“For too long, corporations have gotten away with misclassifying workers as independent contractors to cheat them out of wages and basic rights,” said Lorena Gonzalez, Principal Officer of the CA Labor Federation. “Today’s settlement with Qwick embodies everything we want to see in enforcement efforts: a permanent injunction to reclassify workers as employees, restitution of wages to the workers, and penalties to reimburse the costs of enforcement. We are grateful to City Attorney Chiu and the staff of his Worker Protection Team for leading the way on enforcement— protecting workers and responsible businesses.”

“This settlement is a huge victory for Qwick workers who are entitled to the same protections, wages, and benefits as their peers employed at hotels and restaurants,” said Anand Singh, President of UNITE HERE Local 2. “We appreciate the work of the City Attorney’s Office to enforce the law in San Francisco. Employers should be on notice that they can’t get away with worker misclassification here in our city.”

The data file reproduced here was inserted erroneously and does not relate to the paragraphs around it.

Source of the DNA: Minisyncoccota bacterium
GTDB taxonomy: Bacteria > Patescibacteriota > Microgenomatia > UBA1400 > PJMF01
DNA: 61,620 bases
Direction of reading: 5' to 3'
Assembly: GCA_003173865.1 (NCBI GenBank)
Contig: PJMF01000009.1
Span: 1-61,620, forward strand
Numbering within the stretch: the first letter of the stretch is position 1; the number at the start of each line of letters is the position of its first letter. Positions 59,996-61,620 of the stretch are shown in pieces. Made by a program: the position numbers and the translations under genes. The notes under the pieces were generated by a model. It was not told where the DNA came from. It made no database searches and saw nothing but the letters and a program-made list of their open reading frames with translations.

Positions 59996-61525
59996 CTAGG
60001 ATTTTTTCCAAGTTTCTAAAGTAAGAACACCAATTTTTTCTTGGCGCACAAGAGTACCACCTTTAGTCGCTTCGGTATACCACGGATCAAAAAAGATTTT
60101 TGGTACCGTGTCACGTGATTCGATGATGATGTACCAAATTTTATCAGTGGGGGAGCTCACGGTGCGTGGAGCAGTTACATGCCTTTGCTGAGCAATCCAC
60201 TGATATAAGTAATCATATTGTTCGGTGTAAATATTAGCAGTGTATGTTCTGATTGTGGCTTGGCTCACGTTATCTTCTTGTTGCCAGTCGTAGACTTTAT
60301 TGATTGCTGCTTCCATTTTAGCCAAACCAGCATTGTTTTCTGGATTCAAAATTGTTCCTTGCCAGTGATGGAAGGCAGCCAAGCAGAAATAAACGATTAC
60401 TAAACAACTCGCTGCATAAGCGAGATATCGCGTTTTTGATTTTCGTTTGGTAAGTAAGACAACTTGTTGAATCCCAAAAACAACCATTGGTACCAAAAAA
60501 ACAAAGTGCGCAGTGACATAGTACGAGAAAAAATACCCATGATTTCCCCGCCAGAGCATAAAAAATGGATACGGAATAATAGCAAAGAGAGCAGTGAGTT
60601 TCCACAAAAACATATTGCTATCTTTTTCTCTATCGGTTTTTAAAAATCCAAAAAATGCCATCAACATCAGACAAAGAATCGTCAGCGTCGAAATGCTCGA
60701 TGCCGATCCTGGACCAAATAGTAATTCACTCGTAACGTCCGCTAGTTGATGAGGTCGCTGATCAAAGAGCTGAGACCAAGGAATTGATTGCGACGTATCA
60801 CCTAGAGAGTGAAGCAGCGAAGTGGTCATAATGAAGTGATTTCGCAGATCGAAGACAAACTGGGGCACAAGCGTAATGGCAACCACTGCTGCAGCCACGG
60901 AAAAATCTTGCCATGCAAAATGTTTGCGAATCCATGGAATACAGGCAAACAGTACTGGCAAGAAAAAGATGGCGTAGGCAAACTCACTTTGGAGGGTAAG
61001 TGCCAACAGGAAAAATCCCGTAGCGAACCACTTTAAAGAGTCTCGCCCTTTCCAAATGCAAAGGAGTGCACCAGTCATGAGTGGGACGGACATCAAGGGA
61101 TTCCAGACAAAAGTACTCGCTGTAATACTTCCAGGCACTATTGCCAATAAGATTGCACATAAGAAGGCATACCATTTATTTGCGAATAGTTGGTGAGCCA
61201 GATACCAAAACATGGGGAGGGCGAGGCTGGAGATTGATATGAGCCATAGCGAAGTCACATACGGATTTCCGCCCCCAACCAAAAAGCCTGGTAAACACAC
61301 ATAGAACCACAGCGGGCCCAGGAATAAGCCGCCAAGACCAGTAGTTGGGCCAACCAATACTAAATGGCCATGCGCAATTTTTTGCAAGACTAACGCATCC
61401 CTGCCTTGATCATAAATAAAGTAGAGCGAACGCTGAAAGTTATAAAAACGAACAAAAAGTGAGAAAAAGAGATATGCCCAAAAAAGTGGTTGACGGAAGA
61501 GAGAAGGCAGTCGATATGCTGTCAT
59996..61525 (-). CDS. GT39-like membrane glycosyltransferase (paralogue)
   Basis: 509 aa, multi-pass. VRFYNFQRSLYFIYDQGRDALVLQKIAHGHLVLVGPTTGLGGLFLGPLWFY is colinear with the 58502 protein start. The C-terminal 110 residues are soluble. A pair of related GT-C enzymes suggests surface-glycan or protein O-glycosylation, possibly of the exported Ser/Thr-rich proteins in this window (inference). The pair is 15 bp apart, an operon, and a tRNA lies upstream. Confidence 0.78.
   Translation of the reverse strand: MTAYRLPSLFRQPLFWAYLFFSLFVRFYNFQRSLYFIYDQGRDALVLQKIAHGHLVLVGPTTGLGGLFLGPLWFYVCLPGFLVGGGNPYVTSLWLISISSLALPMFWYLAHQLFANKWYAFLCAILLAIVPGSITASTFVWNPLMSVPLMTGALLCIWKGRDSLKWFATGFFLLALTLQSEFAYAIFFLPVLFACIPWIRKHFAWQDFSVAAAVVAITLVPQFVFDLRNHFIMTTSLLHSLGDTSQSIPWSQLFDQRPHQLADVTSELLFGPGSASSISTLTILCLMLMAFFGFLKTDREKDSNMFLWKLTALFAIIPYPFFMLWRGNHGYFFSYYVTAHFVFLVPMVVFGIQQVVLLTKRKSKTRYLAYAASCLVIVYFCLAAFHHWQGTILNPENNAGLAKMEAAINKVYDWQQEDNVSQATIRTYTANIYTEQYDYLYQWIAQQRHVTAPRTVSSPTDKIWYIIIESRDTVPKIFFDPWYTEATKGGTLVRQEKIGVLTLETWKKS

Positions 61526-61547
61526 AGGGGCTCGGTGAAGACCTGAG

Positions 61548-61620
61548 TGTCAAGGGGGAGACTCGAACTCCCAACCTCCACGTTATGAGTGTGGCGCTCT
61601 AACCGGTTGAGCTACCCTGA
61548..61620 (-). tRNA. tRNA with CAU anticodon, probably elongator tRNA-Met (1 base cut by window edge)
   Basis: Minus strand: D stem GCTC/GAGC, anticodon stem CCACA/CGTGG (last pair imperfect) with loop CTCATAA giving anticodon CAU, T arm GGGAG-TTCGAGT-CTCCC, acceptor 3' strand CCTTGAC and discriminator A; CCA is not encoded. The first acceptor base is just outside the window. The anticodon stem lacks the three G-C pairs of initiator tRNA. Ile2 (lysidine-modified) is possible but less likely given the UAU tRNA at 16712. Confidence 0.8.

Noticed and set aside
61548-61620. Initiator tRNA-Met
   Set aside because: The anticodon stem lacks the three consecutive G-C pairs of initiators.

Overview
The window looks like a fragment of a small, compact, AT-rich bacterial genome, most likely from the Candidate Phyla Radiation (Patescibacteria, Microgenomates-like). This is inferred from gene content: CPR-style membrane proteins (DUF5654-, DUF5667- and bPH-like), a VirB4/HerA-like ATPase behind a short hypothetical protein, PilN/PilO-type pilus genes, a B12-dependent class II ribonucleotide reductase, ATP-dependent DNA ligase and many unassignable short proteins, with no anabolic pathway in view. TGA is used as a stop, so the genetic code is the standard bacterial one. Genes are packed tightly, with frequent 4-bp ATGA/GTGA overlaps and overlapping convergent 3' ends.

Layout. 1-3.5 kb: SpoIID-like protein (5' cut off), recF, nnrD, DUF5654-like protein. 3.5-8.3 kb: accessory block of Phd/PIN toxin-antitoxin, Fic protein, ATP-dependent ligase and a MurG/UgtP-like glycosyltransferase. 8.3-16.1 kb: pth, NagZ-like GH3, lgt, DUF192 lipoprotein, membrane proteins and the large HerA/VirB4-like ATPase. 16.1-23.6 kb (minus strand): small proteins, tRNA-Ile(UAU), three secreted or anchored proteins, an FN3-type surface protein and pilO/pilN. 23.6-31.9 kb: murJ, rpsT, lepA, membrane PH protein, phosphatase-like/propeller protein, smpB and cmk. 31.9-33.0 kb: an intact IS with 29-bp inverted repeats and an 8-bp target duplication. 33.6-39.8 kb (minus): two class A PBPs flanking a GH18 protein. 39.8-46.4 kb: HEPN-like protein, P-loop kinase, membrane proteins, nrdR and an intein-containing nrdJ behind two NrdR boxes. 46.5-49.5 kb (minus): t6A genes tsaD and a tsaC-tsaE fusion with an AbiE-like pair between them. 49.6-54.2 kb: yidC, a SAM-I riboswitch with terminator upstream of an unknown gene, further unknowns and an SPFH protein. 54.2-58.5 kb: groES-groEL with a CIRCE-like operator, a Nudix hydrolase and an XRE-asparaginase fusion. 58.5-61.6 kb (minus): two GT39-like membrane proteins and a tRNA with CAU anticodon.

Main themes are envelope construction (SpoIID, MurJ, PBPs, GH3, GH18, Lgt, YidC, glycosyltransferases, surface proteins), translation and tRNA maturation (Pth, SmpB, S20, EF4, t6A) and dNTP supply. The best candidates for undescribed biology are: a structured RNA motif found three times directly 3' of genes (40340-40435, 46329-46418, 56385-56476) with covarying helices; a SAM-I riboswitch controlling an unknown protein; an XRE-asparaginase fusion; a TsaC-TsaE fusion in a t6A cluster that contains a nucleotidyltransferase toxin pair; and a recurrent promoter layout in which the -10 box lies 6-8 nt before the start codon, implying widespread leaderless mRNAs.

Qwick is an Arizona-based hospitality staffing company that has been operating in California since 2019. It has active markets in the Bay Area, Los Angeles, and San Diego. Through its mobile app, Qwick provides restaurants, caterers, and event production companies with on-demand workers to fill empty shifts. Qwick workers fill many different front-of-house and back-of-house roles, including shifts for servers, bussers, bartenders, baristas, dishwashers, cooks, barbacks, event staff, and concession workers. When Qwick workers fill a shift, they work alongside and perform the same functions as hotel and restaurant employees.

In violation of California law, Qwick classified these workers as independent contractors, as though each waiter and dishwasher operated an independent business as a sole proprietor. As a result of this misclassification, Qwick’s workers were denied a wide range of state and local employee rights, including overtime pay, paid sick leave, heath care expenditures, and paid family leave.